Toby and I have been watching Masterchef Australia 2020 religiously for the past couple months. Our favourite contestant Sarah Tiong just got eliminated but it also happens that her cookbook was also recently released so naturally I bought it! This recipe was adapted from one of hers. We’ve always loved Hainanese chicken rice and decided to give it a go. It turned out AMAZINGLY and surprisingly so easy!
Servings: 4-5 people
- 1 whole chicken (~1.6kg)
- 2 pieces (~4cm) of ginger, unpeeled & crushed
- 10 cloves garlic, peeled & crushed
- 8 spring onions, cut into 7cm pieces
- 1 Tbsp salt
- 2 chicken stock cubes
- 4 Tbsps (56g) rendered chicken fat *
- You can make it yourself by chopping 112g of raw chicken fat and skin in a small pan and heating it over low heat until all the fat has rendered out and the solids shrink to crispy and golden (~20-30mins).
- Alternatively you can also buy rendered chicken fat called schmaltz
- 2 cups uncooked jasmine rice
- 2 pandan leaves, bruised and tied into knots (optional)
- 1-2 Tbsp toasted sesame oil
- Cucumber slices to serve (optional)
- Spring Onion and Ginger Oil Sauce
- 1 Tbsp ginger, grated
- 2 cloves garlic, grated or minced
- 6 spring onions, thinly sliced
- 1 tsp salt
- 1 cup (240ml) neutral oil (canola, vegetable…etc.)
- Optional step for if you are making your own rendered chicken fat: Remove the two pieces of chicken fat by from inside the chicken cavity at the entrance by gently pulling and then chop into small pieces and heat over low heat in a pan until the solids are crispy and golden.
- Place the whole chicken in a big pot and fill the pot with cold water until it just covers the chicken.
- Add the ginger, 5 cloves of garlic, spring onion, salt, and chicken stock cubes to the pot.
- Put a lid on the pot and bring the water to a boil over high heat then reduce the heat to low and simmer for 15 minutes. After 15mins, turn off the heat and leave the chicken to poach in the soup for 20 minutes.
- While the chicken is cooking, you can prepare the spring onion and ginger oil sauce!
- In a bowl, mix together ginger, garlic, spring onion, salt, chicken stock powder. Set aside.
- In a skillet, heat the oil on med-high heat until it just starts to smoke. Turn off the heat and immediately add the rest of the ingredients set aside in step 1 to the skillet and stir thoroughly. Let the ingredients steep in the oil until cooled. Ready to use!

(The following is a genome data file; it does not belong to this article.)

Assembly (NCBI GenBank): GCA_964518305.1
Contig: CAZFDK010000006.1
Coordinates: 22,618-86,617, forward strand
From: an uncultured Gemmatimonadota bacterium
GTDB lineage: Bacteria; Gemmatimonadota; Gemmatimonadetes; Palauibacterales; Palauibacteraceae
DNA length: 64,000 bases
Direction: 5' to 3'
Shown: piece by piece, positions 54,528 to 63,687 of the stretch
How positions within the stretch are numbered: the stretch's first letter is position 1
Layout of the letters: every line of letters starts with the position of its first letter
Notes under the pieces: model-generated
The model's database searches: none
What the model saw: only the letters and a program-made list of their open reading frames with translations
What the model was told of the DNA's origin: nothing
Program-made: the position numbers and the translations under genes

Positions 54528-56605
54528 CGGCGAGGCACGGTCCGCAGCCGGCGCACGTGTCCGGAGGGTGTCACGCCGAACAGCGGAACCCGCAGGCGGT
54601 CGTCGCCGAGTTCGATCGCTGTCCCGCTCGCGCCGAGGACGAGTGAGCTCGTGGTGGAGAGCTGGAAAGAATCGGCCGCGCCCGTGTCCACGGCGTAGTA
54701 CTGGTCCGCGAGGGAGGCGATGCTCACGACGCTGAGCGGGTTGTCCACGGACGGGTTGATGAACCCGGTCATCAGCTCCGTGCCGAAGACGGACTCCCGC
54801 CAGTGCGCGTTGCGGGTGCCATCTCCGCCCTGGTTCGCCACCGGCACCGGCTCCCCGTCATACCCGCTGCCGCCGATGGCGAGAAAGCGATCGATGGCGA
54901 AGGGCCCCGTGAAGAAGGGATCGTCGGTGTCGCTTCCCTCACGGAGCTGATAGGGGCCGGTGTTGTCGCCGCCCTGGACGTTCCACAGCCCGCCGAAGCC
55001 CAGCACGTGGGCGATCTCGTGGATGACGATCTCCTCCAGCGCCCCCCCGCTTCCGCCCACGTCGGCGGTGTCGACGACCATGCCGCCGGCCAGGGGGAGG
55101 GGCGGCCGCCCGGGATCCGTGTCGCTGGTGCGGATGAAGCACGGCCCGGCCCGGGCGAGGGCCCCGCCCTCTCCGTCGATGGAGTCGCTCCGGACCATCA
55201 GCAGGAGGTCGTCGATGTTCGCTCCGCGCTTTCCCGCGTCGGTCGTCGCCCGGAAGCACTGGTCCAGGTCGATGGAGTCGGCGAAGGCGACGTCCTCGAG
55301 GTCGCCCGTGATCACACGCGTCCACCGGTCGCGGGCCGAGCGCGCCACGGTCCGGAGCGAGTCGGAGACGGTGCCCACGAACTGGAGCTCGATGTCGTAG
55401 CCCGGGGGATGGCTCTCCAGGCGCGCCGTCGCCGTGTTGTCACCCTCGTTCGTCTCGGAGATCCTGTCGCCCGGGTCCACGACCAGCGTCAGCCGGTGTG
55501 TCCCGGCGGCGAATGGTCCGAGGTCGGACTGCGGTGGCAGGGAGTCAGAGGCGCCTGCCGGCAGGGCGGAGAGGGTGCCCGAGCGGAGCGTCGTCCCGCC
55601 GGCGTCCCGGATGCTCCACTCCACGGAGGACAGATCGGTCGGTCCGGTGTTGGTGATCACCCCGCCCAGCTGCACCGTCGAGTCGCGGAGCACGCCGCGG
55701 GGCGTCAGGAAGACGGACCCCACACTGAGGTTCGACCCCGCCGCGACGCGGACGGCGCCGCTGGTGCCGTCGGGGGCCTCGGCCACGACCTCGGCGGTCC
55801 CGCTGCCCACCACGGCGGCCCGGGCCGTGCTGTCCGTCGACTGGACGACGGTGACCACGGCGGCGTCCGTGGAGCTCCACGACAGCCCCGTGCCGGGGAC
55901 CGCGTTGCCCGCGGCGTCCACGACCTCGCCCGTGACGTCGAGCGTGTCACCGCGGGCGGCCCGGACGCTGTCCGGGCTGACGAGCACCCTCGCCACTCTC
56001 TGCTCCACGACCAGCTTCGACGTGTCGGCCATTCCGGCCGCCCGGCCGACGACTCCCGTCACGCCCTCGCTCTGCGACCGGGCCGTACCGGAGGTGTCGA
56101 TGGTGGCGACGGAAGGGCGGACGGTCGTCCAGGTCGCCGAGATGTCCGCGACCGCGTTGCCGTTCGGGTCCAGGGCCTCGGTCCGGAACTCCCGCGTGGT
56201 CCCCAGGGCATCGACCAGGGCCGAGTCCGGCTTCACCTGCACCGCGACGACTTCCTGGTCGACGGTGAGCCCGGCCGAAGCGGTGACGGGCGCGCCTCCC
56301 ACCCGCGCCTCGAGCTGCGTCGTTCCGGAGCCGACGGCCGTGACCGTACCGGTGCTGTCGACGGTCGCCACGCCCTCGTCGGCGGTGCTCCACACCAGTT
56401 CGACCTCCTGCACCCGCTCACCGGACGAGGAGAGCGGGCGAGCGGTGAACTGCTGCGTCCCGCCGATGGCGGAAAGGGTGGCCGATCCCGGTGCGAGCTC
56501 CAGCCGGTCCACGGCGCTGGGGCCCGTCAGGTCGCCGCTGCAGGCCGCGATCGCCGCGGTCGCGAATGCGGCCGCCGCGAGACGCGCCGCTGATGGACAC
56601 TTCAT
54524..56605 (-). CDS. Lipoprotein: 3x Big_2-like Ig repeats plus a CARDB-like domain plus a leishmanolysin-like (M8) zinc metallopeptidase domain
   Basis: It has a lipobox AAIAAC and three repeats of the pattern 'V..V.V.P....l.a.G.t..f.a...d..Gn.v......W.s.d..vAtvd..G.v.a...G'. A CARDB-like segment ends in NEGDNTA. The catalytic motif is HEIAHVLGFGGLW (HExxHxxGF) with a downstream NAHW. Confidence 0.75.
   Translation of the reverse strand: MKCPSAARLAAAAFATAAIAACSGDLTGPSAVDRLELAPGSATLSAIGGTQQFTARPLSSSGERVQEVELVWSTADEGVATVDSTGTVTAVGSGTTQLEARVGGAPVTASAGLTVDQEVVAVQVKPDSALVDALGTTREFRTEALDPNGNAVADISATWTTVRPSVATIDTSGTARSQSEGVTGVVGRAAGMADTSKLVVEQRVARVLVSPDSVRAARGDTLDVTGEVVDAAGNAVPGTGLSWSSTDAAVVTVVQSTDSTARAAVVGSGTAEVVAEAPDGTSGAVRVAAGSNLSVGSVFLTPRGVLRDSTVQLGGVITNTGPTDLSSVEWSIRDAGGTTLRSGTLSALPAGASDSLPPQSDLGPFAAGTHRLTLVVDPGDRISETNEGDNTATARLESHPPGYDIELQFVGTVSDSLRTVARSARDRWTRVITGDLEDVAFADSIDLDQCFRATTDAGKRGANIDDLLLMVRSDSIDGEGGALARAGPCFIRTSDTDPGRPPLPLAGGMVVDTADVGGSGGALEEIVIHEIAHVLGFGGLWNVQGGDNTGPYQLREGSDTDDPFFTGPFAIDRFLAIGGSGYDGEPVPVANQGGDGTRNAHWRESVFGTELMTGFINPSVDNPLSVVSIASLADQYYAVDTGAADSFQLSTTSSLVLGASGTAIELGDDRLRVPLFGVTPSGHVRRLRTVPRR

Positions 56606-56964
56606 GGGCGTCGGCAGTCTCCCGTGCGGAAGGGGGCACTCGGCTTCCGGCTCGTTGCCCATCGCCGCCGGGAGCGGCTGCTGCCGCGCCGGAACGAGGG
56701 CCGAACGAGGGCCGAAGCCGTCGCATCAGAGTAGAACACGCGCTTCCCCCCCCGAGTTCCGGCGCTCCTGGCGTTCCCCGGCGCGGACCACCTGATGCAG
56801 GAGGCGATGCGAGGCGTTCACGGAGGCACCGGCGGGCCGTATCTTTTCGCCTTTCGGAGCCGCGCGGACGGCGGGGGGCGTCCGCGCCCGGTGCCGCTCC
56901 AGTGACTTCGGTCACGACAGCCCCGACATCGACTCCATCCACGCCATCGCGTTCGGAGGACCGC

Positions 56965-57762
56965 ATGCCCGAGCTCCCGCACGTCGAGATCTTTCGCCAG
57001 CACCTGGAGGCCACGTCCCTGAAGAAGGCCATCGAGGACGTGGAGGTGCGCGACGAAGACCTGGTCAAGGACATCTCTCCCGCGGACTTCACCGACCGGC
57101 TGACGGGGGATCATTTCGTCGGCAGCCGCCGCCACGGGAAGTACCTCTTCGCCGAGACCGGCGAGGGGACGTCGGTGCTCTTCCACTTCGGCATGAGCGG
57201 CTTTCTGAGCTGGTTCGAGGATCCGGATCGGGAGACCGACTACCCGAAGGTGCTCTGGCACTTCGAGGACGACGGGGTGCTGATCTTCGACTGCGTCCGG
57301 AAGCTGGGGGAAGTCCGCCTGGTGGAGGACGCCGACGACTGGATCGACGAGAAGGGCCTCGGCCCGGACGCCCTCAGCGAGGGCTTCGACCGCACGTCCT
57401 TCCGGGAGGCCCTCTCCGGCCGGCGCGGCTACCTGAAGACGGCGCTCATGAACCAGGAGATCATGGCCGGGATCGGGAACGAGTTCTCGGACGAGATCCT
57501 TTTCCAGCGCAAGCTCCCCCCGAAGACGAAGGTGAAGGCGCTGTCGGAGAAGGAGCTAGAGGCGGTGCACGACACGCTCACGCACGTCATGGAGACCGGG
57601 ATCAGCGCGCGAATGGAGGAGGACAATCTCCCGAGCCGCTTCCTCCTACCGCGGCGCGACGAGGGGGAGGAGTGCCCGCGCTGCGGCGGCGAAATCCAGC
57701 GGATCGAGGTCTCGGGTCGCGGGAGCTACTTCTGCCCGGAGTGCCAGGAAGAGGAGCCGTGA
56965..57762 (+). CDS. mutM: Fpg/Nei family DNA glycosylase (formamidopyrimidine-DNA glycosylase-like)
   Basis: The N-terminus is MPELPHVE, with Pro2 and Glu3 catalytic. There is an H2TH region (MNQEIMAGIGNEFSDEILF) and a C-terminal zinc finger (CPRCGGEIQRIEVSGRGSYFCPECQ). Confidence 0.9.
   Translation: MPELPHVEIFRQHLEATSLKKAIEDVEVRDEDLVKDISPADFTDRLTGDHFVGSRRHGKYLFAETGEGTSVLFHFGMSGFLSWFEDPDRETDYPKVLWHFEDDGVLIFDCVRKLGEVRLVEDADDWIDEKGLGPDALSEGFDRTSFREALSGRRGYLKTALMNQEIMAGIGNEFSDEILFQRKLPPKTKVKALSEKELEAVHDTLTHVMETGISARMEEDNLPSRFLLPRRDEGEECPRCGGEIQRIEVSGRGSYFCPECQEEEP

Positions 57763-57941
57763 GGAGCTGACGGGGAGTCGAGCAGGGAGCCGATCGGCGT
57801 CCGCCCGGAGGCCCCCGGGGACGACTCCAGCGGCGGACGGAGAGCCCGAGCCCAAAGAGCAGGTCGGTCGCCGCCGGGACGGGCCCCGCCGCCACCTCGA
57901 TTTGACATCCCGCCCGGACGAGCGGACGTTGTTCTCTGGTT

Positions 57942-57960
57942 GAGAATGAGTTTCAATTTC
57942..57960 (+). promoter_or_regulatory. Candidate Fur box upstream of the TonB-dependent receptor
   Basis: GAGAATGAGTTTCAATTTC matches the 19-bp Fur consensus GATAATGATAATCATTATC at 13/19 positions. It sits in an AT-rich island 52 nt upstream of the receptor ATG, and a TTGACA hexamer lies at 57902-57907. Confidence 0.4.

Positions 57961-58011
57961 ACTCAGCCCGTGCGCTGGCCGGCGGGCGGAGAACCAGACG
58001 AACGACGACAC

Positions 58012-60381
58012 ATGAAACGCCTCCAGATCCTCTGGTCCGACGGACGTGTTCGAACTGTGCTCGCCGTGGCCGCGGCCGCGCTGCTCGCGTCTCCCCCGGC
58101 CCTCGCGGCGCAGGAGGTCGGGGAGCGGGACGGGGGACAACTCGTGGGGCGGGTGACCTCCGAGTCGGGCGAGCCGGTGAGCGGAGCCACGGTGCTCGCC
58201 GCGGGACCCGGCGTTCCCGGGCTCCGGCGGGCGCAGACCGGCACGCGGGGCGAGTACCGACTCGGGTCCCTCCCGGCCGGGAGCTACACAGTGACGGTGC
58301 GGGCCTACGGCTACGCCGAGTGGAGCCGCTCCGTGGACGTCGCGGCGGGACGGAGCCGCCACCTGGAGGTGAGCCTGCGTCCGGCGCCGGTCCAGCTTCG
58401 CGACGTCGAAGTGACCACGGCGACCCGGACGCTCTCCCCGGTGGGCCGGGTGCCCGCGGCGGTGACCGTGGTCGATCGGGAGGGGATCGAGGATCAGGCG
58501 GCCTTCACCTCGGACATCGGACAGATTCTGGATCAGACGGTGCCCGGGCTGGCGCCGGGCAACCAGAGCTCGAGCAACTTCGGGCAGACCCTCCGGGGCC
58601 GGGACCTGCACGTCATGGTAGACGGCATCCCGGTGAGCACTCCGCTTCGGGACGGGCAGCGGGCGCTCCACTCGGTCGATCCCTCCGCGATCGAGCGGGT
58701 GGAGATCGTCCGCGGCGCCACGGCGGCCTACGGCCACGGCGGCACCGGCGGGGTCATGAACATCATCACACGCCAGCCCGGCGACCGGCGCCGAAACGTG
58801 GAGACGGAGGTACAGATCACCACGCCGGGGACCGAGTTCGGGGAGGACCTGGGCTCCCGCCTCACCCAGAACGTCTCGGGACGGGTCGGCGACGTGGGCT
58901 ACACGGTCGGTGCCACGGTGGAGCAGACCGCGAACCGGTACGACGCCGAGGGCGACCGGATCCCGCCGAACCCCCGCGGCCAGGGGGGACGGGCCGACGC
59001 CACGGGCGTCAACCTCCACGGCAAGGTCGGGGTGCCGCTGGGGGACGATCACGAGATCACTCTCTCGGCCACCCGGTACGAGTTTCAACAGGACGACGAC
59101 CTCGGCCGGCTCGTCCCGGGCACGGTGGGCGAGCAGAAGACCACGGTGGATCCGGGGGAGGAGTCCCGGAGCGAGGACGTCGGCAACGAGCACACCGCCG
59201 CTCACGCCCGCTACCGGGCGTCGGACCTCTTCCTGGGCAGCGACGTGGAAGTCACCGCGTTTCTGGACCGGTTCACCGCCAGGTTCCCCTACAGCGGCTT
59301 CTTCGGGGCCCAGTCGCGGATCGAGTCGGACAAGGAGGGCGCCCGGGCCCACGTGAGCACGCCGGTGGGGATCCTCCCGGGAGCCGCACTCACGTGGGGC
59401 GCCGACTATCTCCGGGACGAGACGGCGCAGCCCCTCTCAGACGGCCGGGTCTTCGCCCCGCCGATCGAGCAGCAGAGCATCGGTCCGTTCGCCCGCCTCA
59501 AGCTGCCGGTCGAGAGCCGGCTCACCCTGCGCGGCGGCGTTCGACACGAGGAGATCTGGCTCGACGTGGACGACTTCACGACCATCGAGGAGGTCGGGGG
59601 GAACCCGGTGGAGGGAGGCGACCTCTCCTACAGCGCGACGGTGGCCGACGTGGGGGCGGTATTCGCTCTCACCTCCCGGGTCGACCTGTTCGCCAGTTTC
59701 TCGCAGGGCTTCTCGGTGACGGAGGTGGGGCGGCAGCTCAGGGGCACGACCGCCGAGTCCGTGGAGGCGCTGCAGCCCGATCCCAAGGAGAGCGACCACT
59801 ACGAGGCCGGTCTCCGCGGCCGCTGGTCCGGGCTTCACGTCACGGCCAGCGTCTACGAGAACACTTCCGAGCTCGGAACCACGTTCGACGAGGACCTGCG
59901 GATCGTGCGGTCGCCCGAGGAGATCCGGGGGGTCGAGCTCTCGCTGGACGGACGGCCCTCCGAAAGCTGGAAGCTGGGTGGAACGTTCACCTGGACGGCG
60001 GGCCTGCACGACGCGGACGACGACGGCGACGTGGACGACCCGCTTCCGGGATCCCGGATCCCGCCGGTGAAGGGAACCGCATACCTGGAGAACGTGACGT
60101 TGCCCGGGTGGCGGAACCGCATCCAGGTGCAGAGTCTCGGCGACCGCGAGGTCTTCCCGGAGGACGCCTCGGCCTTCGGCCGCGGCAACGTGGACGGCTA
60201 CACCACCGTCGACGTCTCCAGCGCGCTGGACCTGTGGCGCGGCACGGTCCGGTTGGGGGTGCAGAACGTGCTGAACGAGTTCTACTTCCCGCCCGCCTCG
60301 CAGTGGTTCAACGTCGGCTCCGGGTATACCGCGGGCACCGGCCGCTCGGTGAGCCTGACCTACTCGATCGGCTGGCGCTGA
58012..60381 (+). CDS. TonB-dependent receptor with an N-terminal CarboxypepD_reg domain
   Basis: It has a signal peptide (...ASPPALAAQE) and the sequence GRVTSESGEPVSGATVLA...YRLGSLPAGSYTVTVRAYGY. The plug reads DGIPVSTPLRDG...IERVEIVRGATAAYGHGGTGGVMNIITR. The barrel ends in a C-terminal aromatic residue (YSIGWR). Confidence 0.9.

- After 20mins, carefully remove the chicken from the broth and rest it for 20mins (ideally hanging off a hook or propped up to let any juices drip off into a bowl).
- While the chicken is resting, make the rice by heating the rendered fat in a medium sized pot (big enough to cook the rice in) on med-high heat and add in the remaining 5 cloves of garlic and uncooked rice. Stir fry the rice for a couple minutes until it’s completely coated in the chicken fat.
- Cook the rice according to package instructions using the chicken broth instead of water. You can cook it in your rice cooker or cook it in the pan.
- How I usually cook it in the same pot: add 3 cups of broth to the rice and cook the rice with a lid on over low-medium heat until the broth is absorbed. Once all the liquid has been absorbed, if the rice is still undercooked, add in half a cup of broth at a time and continue to cook with the lid on until cooked. Once rice is ready, turn off the heat and take off the lid and mix it around to fluff up the rice.
- Once the rice is cooked and the chicken has cooled, rub the chicken all over with sesame oil then carve it into pieces. Done! Serve with sliced cucumber, rice and the spring onion and ginger oil. Enjoy!
- Optional: you can serve the chicken broth as a side dish to take advantage of that delicious flavour! Bring it back to a boil and adjust with salt and pepper. If it’s too salty, add boiling water to dilute it. Alternatively, you can put the bones back into the broth from the leftover carcass/bones and simmer on low heat for several hours to create a rich chicken stock that can be used in any other recipes in the future or served as a basic stock. This stock can easily be frozen by straining out all the ingredients first.